Former Tourism and Economic Development Minister the Honourable Asot Michael has thrown his full weight behind efforts by Prime Minister Gaston Browne to save LIAT from liquidation.
The Prime Minister has proposed a series of cost cutting measures aimed at reorganising LIAT to place it on a profitable route, as opposed to the piecemeal liquidation of the airline as proposed by at least two of his CARICOM colleagues.
Speaking at an emergency sitting of the Lower House On Saturday July 11, 2020, on the Companies Amendment Bill 2020, Michael affirmed his support for “the fearless and relentless position” taken by Prime Minister Browne in support of saving LIAT.
“You don’t need to send a rocket to the moon to start a new LIAT. I have confidence in Prime Minister Browne that we will do it. We don’t want to do it alone but he has the connections and I will assist in whatever little way I can. We will travel the world and we will find investors. Once we have an institution that we can connect the Caribbean people,” he said.
Michael, the Member of Parliament for St. Peters noted that Browne has demonstrated his commitment to workers dating back to his days when he was employed in the 1990s as Senior Manager of Swiss American Bank. Michael also pointed to Browne’s intervention in the West Indies Oil Company in which the government and people of Antigua & Barbuda now enjoys 51 percent ownership.
Michael continued, “PM Browne has proven his financial prowess and creativity to resolve complex financial situations.” Michael recalled how PM Browne rescued the bankrupt ABIB and protected all depositors’ monies; resolved the debt crisis that his government inherited in 2014 from the UPP when the economy was on the precipice of financial disaster. “We paid all the debt that we inherited from the UPP to include: the IMF, WIOC, millions to APC for electricity, millions to Semcorp for water, fuel owing to WIOC, and paid down sums owing for the Wadadli Power Plant at Crabbs.”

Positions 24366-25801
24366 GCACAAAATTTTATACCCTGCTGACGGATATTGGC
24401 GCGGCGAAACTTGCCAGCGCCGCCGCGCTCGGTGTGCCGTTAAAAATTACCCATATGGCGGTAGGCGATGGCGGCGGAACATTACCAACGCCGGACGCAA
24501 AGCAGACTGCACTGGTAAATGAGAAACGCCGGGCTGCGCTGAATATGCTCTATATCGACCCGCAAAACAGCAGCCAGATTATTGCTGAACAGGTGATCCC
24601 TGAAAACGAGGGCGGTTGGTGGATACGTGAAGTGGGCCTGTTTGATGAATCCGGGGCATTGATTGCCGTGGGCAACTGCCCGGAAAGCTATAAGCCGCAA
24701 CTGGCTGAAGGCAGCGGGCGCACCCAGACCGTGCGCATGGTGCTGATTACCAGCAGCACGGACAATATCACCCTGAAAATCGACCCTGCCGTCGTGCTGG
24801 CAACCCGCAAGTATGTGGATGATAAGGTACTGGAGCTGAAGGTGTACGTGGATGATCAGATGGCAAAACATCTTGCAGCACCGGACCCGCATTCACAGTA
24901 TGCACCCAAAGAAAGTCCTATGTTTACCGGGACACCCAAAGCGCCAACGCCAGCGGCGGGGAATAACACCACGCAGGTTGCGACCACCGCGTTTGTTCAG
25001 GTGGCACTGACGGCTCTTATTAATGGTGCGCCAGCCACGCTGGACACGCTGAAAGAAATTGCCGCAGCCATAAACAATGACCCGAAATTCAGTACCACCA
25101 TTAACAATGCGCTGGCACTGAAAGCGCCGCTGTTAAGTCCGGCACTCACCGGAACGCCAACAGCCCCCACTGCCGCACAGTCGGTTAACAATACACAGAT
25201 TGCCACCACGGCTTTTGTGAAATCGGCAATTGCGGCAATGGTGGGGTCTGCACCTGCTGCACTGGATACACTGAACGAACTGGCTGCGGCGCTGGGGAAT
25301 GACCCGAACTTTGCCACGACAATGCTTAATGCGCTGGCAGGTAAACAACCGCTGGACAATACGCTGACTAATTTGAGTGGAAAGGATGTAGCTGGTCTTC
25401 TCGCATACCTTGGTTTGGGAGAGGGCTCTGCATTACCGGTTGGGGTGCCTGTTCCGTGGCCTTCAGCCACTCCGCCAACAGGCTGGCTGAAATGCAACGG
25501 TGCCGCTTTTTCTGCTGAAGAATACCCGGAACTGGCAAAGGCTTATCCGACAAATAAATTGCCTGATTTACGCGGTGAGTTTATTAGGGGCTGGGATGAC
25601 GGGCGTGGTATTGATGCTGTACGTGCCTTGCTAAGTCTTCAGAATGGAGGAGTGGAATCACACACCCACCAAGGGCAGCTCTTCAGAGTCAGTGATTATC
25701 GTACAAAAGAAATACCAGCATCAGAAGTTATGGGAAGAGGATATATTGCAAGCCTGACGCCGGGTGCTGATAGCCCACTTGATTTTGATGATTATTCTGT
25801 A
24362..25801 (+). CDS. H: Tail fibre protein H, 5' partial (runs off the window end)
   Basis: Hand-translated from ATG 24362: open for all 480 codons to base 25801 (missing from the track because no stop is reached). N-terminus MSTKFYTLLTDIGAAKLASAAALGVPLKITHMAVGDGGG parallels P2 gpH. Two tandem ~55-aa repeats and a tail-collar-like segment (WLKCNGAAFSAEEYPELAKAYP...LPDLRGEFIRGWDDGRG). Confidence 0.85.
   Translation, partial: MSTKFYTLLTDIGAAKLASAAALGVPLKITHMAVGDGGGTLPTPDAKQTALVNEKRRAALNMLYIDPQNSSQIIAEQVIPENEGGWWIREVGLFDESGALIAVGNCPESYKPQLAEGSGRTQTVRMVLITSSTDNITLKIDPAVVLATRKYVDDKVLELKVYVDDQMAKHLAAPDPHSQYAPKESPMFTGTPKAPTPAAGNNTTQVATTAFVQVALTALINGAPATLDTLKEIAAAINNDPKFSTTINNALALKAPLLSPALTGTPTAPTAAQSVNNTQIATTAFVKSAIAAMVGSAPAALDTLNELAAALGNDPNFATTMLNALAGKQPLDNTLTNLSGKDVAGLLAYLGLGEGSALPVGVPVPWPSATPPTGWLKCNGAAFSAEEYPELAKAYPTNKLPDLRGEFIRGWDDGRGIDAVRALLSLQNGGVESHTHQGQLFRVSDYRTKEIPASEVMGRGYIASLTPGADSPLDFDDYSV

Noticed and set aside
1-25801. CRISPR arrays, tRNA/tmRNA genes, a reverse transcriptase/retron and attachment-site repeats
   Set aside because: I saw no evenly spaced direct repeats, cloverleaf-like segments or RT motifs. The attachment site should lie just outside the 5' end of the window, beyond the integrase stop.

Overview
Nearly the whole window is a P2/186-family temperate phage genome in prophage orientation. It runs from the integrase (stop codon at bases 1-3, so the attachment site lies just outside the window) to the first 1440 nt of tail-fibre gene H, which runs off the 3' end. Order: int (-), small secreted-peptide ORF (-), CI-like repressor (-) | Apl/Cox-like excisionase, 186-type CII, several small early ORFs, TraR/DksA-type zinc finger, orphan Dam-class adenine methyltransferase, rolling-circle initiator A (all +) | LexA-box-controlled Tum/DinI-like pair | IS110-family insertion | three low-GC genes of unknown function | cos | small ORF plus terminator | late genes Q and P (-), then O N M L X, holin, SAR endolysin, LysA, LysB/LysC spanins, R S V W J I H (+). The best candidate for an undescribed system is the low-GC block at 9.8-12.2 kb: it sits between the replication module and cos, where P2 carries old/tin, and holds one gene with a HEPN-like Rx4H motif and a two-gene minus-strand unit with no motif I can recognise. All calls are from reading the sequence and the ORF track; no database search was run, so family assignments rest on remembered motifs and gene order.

He said despite his friendships with Vincentian Prime Minister Dr Ralph Gonsalves and Barbados Prime Minister Mia Mottley, “I cannot love them more than I love the people of Antigua & Barbuda.”
“The oath that I took is the oath that I have to the people of this country,” Michael said.
He said the country’s contribution to the airline over the years should not be allowed to go down the drain through the proposed liquidation.
Antigua & Barbuda over the years has pumped over 100 million dollars into LIAT.
“Still, do we need to do away with it?” he asked.
“We are a CARICOM collective of nations and within that an OECS collective – literally larger than the singularity that is Caribbean Airlines out of Trinidad and Tobago. Are we unable? Incompetent? Or unwilling?
“And, while Antigua is poised to “continue” the legend that is the Leeward Island Air Transport (2020), we must still accept that LIAT has served more than the Leewards and it is, without doubt, the longest-standing Caribbean Airline. Many things within the region attract opposition and indifference – integration being top amongst them. Why though can’t we argue as strongly about the unfortunate restrictions of travel amongst CARICOM states, as we do about the actual airline that connects us all? The simple answer, in my view, is we are too caught up with what is more important to us as individual states than what is important us a collective,” he said.
He said just like the survival of other regional institutions, he supports the fight of the Prime Minister to keep LIAT flying. And just like how the United States and EU developed their own systems of movement Michael believes the Caribbean Community can do the same with LIAT.
Making reference to his tenure as Minister of Tourism, Michael said he understands the challenge of freedom of movement but that the region should be able to carry the collective burden of a regional enterprise.
“So what we need to do here Mr Speaker is to set a side narrow political partisan politics. For too long we have allowed our individual development to affect the freedom of movement of our own people,” he added.
The Companies Amendment Act 2020 which MP Asot Michael fully supported, gives companies in Antigua & Barbuda the option of reorganising before considering liquidation.
LIAT 1974 Limited employs over 600 people throughout he Caribbean with about 300 of them here in Antigua & Barbuda where the airline is headquartered.
The airline has been on the ground since March as the coronavirus reduced demand for intra-regional travel.